Urban Legend

"People who love movies are sick people," declared François Truffaut in a moment of theatrical abandonment. What he would have said after the release of Urban Legend and Dee Snider's Strangeland is difficult to imagine.

Having screamed (twice) -- still knowing what they did last summer -- having survived Halloween and possible encounters with dead men on campus, we demand an answer. How many more campus massacres and lost high school souls? How many more shallow broads with skinny legs and minuscule IQs mimicking (like totally atrociously) what they believe to be intelligent human beings? How many more platinum-blond guys who, in their desire to be James Dean, end up looking like George Clooney with intestinal cramps?

And now for the Englund connection: in Urban Legend, he's the professor who teaches "Introduction to American Folklore" and subjects his students to histrionic in-class experiments. In Strangeland, he is the object of the experiment. Freddy Krueger must have had a really bad year to let himself be dragged into both Jamie Blanks' embarrassing slasher and Dee Snider's megalomaniacal flick.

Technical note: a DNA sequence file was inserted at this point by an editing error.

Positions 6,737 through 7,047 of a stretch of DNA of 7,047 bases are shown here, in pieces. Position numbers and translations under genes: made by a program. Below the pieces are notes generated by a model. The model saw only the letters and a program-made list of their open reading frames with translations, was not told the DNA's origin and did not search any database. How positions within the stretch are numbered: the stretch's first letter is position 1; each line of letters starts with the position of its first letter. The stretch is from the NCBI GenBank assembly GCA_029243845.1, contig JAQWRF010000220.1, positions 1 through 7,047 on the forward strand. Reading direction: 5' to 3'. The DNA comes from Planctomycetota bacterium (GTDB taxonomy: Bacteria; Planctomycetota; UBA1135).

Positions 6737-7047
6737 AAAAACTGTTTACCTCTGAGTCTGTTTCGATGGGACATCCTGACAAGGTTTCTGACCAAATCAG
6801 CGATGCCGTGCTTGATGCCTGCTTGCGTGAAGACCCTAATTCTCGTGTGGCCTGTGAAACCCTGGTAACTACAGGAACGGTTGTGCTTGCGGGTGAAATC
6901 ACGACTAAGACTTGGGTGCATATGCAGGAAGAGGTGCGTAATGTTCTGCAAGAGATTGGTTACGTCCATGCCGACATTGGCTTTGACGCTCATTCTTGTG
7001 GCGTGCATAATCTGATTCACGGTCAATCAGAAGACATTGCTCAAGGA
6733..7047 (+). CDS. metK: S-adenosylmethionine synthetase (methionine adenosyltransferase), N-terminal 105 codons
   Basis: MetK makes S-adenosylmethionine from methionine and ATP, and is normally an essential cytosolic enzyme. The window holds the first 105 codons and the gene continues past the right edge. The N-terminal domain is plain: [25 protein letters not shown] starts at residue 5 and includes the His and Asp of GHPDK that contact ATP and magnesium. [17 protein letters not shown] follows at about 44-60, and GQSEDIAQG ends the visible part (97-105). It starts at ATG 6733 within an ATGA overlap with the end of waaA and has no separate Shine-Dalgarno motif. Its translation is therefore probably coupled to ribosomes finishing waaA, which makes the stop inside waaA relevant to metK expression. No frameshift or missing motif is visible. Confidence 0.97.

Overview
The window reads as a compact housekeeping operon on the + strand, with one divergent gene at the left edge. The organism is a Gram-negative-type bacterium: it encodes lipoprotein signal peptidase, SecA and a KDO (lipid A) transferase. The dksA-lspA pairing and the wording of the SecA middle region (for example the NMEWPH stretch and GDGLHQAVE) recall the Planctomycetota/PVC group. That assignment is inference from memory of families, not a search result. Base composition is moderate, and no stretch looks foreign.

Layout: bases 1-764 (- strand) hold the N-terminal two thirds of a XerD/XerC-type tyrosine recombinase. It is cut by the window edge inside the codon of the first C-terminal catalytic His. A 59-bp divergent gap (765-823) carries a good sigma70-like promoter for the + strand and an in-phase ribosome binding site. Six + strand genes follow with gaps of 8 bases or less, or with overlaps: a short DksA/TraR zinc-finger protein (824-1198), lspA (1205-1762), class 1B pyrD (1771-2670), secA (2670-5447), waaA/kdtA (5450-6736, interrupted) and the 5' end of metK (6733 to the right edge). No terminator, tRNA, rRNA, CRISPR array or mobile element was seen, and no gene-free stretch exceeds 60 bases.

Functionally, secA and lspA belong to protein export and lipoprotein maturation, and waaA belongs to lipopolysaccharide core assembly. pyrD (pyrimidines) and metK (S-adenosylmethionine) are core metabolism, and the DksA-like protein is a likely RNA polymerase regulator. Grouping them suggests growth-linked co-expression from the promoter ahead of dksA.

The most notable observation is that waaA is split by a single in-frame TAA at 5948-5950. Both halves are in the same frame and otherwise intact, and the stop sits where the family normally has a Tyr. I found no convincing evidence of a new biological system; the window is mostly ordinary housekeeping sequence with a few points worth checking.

Obsessed with rites of passage and body art -- piercing, branding, scarification -- Captain Howdy (Snider) lures his victims from their online chat rooms directly into his house of horrors. There he sews their mouths shut, takes out his chains, hooks, needles, syringes, tubes and handcuffs, and gets to work. So much for the plot. In fact, there is no plot.

Strangeland's dialogue and narrative techniques have all the subtlety and heft of a porn movie. When Howdy kidnaps detective Gage's daughter, the cop utters these memorable words: "I cannot let my concerns as a father override my objectivity as a detective." The other protagonists are as profound and witty as Gage.

So now we have a choice between the nauseatingly disturbing (Strangeland) and the painfully bad (Urban Legend). After all, we are the only true victims here. "What you don't believe can kill you." announces Legend. "We must all go through a rite of passage," hisses Snider. "And it must be painful. It must leave a mark." Thank you. Now we know.

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